1. Firstname Lastname of Author if there is one, “Title of Web Page,” Name of Website, Publishing Organization, publication or revision date if available, access date if posting date is not available, www.thewebsiteurlgoeshere.com/.

Example:

  1. Holden Roy, “How PDF Software Makes Life Way Easier for Students.” Soda PDF Blog, September 6, 2019. https://www.sodapdf.com/blog/students-pdf/.

 

For all other advanced note and bibliography citations, be sure to check out Chicago Manual of Style’s sample citations page.

 

Here’s what your Notes and Bibliography page should look like:

And here’s a Note and bibliography sample paper from OWL Purdue in Chicago style.

 

Author-Date References – Chicago Style

Here’s what your book citation should look like:

  1. Author’s Last Name, First Name. Year of Publication. Title of Book. Place of publication, Publishing company or person.

Example:

  1. Cather, Willa Sibert. 1938. A Lost Lady. Houghton, Mufflin Company.

 

Here’s what your film citation should look like:

  1. Director Last Name, First Name, director abbreviation. Year of film’s release. Title of film. Studio name.

Example:

  1. Newmeyer, Fred C, dir. 1923. Safety Last! Hal Roach Studios.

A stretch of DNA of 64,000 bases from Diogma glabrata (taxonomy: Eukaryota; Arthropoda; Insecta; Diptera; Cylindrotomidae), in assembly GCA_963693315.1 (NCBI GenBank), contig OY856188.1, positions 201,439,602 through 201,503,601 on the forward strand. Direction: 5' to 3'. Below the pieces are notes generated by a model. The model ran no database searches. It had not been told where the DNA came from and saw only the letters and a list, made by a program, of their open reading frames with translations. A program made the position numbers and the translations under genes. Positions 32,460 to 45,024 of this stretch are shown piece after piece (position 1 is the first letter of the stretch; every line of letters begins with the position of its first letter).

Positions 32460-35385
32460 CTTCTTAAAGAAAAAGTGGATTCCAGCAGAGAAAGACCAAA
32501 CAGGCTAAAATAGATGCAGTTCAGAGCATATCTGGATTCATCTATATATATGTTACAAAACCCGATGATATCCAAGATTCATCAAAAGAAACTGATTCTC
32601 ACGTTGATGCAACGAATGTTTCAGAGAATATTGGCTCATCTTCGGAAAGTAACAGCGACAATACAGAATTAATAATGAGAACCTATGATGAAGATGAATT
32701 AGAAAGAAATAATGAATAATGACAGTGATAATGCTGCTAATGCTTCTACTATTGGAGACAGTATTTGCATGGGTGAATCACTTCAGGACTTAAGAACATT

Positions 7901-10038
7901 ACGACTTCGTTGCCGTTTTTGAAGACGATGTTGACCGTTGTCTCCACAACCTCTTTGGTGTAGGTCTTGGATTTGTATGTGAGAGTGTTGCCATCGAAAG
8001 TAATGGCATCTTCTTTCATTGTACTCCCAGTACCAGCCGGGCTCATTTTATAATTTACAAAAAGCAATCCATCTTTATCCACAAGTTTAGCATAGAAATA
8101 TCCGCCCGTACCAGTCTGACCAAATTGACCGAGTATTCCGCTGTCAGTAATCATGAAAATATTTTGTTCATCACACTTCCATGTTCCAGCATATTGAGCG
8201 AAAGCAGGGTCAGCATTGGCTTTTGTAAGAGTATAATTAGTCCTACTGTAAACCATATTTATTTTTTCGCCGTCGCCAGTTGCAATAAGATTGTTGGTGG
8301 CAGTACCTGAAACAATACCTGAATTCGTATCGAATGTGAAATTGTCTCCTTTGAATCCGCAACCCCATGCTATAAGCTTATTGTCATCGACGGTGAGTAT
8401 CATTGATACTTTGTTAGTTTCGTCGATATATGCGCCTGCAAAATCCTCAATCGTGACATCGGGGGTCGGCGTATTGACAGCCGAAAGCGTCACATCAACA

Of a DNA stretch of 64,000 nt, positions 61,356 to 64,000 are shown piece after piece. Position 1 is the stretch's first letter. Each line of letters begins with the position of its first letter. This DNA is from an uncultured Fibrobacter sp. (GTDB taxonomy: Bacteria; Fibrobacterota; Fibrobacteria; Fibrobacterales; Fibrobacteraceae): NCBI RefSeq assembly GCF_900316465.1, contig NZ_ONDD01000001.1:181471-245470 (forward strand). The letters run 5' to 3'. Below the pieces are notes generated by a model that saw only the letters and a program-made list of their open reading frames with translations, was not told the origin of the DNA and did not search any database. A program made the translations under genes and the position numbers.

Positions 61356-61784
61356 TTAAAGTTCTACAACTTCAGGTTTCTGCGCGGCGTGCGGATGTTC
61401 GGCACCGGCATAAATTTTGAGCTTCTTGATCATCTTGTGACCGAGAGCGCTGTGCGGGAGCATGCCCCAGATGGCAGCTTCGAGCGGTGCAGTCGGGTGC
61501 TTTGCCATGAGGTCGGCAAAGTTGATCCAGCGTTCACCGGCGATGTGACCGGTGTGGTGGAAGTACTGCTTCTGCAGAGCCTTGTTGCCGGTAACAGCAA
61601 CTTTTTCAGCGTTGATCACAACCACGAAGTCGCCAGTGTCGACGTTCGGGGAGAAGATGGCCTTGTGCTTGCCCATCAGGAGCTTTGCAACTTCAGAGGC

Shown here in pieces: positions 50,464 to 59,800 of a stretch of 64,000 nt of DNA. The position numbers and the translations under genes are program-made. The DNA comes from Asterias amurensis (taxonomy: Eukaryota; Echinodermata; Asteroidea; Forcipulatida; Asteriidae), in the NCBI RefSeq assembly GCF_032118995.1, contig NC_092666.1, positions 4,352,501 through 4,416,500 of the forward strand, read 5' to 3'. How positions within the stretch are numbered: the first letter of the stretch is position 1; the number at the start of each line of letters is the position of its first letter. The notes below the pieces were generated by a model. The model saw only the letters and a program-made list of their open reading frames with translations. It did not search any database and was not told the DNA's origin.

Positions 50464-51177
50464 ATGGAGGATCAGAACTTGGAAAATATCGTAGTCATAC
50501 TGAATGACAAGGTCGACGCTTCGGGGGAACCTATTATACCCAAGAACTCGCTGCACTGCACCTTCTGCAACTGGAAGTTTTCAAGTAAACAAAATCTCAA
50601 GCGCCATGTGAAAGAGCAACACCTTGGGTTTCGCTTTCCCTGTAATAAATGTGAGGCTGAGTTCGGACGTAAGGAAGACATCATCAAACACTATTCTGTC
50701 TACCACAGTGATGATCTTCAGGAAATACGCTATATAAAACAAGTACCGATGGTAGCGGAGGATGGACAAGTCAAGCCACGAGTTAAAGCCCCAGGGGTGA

Here’s what your website article citation should look like:

  1. Year of publication. “Title of the website article.” Name of the site. Date retrieved or date of publication. www.websitenamegoeshere.com/url/

Example:

  1. 2019. “How PDF Software Makes Life Way Easier for Students.” Soda PDF Blog. September 6. https://www.sodapdf.com/blog/students-pdf/.

For all other advanced author-date reference citations, here’s the Chicago Manual of Style’s sample citation page.

 

Here’s what your Author-Date Reference page should look like:

 

Here’s an Author-Date sample paper in Chicago style from OWL Purdue.

 

APA Format

The American Psychological Association (APA) style is for academic and research papers that deal with social sciences.

 

In-text citations – APA Format

Similar to the Chicago style, you include the author’s last name, year of publication as well as the page number of the quoted text. (Garland, 2019, p. 6)

 

References – APA Format

Here’s what your book citation should look like:

  1. Author Last Name, First Name Initials. (Year of publication). Title of the book: Use Capitals for subtitle if any. Location of publication: Publisher name.

Example: